Beachy issued a four-pitch walk to the first batter he faced and gave up a pair of doubles during a two-run first inning. He bounced back and went on to face the minimum in his final two innings, ending his outing with a strikeout.

"It's reassuring, because I've been throwing bullpens and stuff, so I knew that it felt different and it felt better," Beachy said. "Going through it and bouncing back pretty normally doesn't do anything to hurt my confidence."

Beachy was back with the Braves on Thursday, and he planned to throw a bullpen session before being sent back out for his second rehab start, which will likely come on Sunday, if he remains on a five-day schedule. It was still too early to put a date on when he might return to the Braves' rotation, but Beachy was cautiously hopeful he wouldn't need more than three rehab starts to regain full confidence in his elbow.

"It's something you can't really put a date on it, you just have to see, because it could flare back up at any time," Beachy said. "Something new could happen, it's just the nature of it, but hopefully if all goes well, I can get my pitch count up and start commanding some breaking balls a little better. Hopefully I'll be able to compete by then."

Atlanta hopes Gattis can be back right after break

NYM@ATL: Gattis pops out, but breaks bat over back

ATLANTA -- Another pain-free day of batting practice and other baseball activities for catcher Evan Gattis has the Braves optimistic he could return for the start of the team's first series after the All-Star break against the White Sox. Gattis will begin his Minor League rehab assignment on Friday as the designated hitter for Triple-A Gwinnett in the team's series opener at Durham.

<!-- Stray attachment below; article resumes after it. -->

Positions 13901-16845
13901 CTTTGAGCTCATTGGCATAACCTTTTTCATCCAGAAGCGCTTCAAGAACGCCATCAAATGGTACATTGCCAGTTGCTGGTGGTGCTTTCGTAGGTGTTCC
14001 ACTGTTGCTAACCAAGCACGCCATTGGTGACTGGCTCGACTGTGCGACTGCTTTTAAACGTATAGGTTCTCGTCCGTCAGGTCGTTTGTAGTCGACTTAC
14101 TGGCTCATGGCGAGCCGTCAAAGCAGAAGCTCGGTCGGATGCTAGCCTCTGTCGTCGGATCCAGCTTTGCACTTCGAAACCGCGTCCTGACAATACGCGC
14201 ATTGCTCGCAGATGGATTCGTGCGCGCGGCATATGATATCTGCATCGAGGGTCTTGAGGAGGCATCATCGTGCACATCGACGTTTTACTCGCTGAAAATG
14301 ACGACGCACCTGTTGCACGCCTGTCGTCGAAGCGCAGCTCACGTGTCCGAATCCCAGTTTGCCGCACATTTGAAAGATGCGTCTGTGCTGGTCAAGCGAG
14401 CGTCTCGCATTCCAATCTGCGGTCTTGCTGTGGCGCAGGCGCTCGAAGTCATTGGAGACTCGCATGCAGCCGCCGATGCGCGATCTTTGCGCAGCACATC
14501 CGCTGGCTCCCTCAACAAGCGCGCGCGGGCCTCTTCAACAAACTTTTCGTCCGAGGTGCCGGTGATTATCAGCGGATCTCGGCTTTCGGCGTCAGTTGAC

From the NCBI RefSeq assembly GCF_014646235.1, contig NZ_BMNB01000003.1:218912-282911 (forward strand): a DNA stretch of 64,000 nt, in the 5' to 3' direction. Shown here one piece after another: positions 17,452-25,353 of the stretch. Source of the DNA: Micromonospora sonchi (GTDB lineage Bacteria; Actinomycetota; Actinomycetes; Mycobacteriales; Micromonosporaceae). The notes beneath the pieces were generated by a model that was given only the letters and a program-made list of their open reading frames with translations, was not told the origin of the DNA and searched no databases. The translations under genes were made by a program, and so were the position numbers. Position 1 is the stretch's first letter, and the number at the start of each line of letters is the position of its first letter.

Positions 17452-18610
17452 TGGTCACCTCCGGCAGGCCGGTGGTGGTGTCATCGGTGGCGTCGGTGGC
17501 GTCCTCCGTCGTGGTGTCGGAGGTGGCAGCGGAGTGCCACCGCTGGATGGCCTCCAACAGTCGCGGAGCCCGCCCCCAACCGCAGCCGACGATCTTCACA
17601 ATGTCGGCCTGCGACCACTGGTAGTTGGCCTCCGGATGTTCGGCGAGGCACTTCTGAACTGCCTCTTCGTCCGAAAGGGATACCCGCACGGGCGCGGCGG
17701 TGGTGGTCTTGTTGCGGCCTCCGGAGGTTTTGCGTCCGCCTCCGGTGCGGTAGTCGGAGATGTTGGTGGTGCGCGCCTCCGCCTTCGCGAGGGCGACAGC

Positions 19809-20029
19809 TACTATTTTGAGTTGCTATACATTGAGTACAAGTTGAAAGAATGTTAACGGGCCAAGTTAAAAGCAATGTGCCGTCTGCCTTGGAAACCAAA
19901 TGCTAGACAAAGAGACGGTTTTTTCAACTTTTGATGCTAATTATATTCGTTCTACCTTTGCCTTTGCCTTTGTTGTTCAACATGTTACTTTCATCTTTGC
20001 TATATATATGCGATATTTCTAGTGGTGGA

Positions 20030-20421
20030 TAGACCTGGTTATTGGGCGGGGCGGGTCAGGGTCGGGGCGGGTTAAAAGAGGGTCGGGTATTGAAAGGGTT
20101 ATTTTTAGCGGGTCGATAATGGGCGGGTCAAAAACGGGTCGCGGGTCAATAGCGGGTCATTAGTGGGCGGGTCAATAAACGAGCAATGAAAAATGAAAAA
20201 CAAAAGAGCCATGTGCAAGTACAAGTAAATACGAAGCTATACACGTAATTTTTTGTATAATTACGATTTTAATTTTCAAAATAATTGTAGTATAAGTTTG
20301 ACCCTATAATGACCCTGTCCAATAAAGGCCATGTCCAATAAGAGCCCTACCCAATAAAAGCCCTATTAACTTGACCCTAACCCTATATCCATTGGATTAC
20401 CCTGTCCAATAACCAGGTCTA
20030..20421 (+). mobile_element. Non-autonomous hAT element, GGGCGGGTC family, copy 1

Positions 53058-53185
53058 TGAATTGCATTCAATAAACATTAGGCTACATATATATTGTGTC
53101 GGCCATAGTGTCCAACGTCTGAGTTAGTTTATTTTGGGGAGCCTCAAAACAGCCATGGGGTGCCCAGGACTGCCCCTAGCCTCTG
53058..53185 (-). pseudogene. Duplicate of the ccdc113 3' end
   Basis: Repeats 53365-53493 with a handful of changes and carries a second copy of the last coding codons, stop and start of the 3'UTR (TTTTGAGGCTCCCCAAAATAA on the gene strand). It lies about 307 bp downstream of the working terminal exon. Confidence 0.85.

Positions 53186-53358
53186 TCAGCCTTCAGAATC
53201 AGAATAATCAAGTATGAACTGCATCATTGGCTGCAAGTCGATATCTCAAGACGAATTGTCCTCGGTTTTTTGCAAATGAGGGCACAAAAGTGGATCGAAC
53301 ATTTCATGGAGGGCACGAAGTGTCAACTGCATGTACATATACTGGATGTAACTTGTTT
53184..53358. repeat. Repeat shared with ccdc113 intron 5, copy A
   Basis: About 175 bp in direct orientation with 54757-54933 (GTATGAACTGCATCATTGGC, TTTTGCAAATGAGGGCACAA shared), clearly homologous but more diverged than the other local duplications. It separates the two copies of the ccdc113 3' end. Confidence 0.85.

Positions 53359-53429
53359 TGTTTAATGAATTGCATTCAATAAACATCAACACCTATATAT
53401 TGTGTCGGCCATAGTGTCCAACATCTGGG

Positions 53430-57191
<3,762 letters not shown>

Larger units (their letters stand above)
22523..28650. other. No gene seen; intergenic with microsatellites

"He felt great, he threw great," Braves manager Fredi Gonzalez said before Thursday's game. "He's done this for a couple of days now. We'll send him out and try to get him as many games as he needs before next Friday. We'll have a plan."

The Braves planned to give Gattis between three and six Minor League rehab starts over the next week, depending on how much game action the rookie slugger needs to return to full strength.

"We'll go day by day," Gonzalez said. "He may only need three games and he'll take the All-Star break off or maybe he says, 'You know what, I feel good, but my timing's not there.' We have places where he can play other than on Tuesday, get him some more games."

Gattis has been on the disabled list with a right oblique strain since June 18 after he tightened up after a big swing in the previous night's game against the Mets.

Worth noting

• Gonzalez said that outfielder Jordan Schafer was not yet ready to go out on a rehab assignment to test the right ankle contusion that has plagued him since he fouled a ball off his ankle on June 26 in Kansas City.

Schafer took batting practice for the first time since landing on the disabled list on Wednesday in Miami, but before Thursday's game, he told reporters he was still unable to run and that he didn't anticipate being ready to come off the DL when he becomes eligible next week at the start of a three-game series against the White Sox after the All-Star break. Schafer made two hobbled pinch-hit appearances during last week's series against the Marlins at home before being placed on the DL on July 4.